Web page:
Amidst an intensifying Taliban insurgency and emerging Islamic State threat, Afghanistan's path to peace and stability looks ever more perilous. Taliban militants now control more territory than at any time since its ouster by a U.S.-led coalition in 2001. Crisis Group is one of the few analytical organisations with a presence in Afghanistan. We help local and international stakeholders to comprehend the context and drivers of conflict, militant extremism, political-economic fragility, and its implications for the world and the region. Crisis Group helps local authorities and the international community formulate effective policies to improve governance and security in the country and stop violent extremism.
The power dispute between President Ashraf Ghani and Chief Executive Officer Abdullah Abdullah is imperilling Afghanistan’s fragile security and recent economic progress. To avoid the collapse of the U.S.-brokered National Unity Government, both actors must end political partisanship and prioritise the public interest.
Originally published in POLITICO Europe
Taliban attacks continued throughout country, including 22-23 July capture of Kohistan district (Faryab province in N), and Taywara district (Ghor province in centre). At least 38 killed in Taliban-claimed suicide attack on bus carrying govt employees in Kabul 24 July. Pentagon 14 July said U.S. forces killed Abu Sayed, leader of Islamic State-Khorasan (IS-K) in strike on group’s HQ in Kunar province. At least four Islamic State (ISIS) fighters attacked Iraqi embassy 31 July, killing two. UN Assistance Mission in Afghanistan mid-year report documented over 1,660 civilian deaths and 3,580 injuries in first six months of 2017, similar to same period in 2016 but with marked increase in casualties among women and children; Kabul still worst-affected city. Creation of two new political groupings, one from within govt ranks and one from opposition, accentuated challenges facing President Ghani’s National Unity Government (NUG). Three influential ex-Northern Alliance leaders, Balkh Governor Atta Mohammad Noor, first VP and leader of Junbish-e Milli Islami Abdul Rashid Dostum, and Hezb-e-Wahdat Islami leader Mohammad Mohaqeq, 30 June announced formation of “coalition for the salvation of Afghanistan”, in Turkish capital Ankara; joined by acting Foreign Minister Salahuddin Rabbani. Coalition’s declared aim is to “prevent the collapse of the system and political chaos” due to security situation, “illegal process of govt operations”; accused Ghani of monopolising power and violating law, pressed for decentralisation of budgeting control to provinces and ministries, reiterated call for “systematic reforms” of security services. Several former officials under ex-President Karzai 16 July launched new opposition party Mehwar-e-Mardom-e-Afghanistan, whose 74-member leadership council includes former Head of National Directorate of Security Rahmatullah Nabil and former National Security Council Advisor Rangin Dadfar Spanta.
This report examines President Trump’s emerging counter-terrorism policies, the dilemmas his administration faces in battling ISIS and al-Qaeda across the Middle East and South Asia, and how to avoid deepening the disorder both groups exploit.
Too often, the Afghan Local Police (ALP) has preyed on those it is meant to guard. Some members are outright bandits, exacerbating conflict. Rogue units should be disbanded, and better ones integrated into the armed forces. This must be done carefully and slowly, or else insurgents will win a new military edge.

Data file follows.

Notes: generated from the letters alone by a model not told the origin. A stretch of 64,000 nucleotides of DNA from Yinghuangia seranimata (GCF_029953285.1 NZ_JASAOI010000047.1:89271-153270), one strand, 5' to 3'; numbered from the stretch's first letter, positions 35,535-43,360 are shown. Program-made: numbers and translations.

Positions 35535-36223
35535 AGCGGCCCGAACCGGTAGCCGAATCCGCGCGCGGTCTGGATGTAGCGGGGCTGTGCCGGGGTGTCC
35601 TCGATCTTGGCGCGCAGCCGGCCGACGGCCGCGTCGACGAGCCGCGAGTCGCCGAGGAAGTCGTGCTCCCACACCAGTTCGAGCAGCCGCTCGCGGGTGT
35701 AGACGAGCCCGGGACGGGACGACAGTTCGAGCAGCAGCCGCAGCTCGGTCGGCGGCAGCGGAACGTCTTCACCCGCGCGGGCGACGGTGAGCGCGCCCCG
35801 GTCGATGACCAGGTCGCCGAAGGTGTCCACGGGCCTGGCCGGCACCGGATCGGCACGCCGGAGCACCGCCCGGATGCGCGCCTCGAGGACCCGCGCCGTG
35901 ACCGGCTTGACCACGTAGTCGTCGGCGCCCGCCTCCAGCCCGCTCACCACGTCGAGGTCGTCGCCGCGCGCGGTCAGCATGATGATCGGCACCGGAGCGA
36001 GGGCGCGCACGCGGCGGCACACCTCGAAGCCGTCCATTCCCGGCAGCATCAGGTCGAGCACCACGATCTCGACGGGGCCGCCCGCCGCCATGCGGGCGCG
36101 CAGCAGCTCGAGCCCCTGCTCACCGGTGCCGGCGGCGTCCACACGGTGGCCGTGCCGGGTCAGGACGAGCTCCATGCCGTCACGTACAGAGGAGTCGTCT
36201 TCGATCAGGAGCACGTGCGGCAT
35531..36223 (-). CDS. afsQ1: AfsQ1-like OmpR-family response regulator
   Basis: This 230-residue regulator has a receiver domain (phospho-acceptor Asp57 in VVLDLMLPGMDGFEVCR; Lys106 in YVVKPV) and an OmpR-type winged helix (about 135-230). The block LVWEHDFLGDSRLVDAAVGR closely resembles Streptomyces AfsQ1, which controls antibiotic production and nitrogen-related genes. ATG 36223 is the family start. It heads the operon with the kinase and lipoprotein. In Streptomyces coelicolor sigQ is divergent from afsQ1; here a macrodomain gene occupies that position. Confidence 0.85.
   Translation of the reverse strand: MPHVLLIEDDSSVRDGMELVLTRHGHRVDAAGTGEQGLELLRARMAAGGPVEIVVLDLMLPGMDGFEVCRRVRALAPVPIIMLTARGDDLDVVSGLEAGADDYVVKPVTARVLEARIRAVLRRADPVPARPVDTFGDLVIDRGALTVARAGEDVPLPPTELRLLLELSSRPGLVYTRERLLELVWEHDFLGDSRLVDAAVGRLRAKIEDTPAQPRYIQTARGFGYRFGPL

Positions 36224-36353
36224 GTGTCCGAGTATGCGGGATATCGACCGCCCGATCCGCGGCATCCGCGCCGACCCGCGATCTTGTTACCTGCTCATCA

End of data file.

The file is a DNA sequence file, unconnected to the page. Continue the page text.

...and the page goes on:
As Pakistan seeks to consolidate its fragile democracy, it should seize the moment to improve relations with its Afghan neighbour. Its biggest challenge comes from within. The civilian government has to regain control over national security and foreign policy from the military.
Afghanistan’s new president, Ashraf Ghani, inherits a government that is running out of money and losing ground to the insurgency. As foreign troops withdraw, the new government must stay united and move quickly on reforms.
To contain a growing, increasingly confident insurgency as NATO troops withdraw, Afghanistan needs continued international support, including military, and the new government in Kabul will need to reinvigorate the state’s commitment to the rule of law.
[The use of the "Mother of All Bombs" is about] sending a clear message to regional players [...] to say that the U.S. is ready to take action and utilize necessary force.
[The U.S. bombing] sounds more like a message to the international rivals [...] than actually a serious attempt by the Trump administration to get more deeply involved in the Afghan war.
We don’t know whether the former commanders [of Hezb-i-Islami in Afghanistan] will unite around [Gulbuddin] Hekmatyar or work against him. This is his last attempt to reach power.
[Afghan refugees] settle around urban centres, which may be relatively safe, but what essentially happens is it cuts them off from communities they belong to.
[The Taliban] is becoming more efficient in systematically taxing the areas they either control or have a lot of influence on. Efficiency of taxation [helps] to sustain the group for a long time.
Obama's hasty exit strategy along a set timeline had a negative impact on the dynamics of conflict in Afghanistan.
Political fractures continue to weaken the Afghan National Unity Government as the Taliban insurgency expands and an Islamic State affiliate strengthens its foothold. In this excerpt from the Watch List 2017 – First Update early-warning report for European policy makers, Crisis Group urges the European Union and its member states to continue to provide technical support to the negotiating process and take measures to alleviate the humanitarian crisis.
Originally published in Boston Globe
Originally published in The Interpreter
Die Aufrüstung der Afghan Local Police wäre ein tragischer Fehler
Originally published in Internationale Politik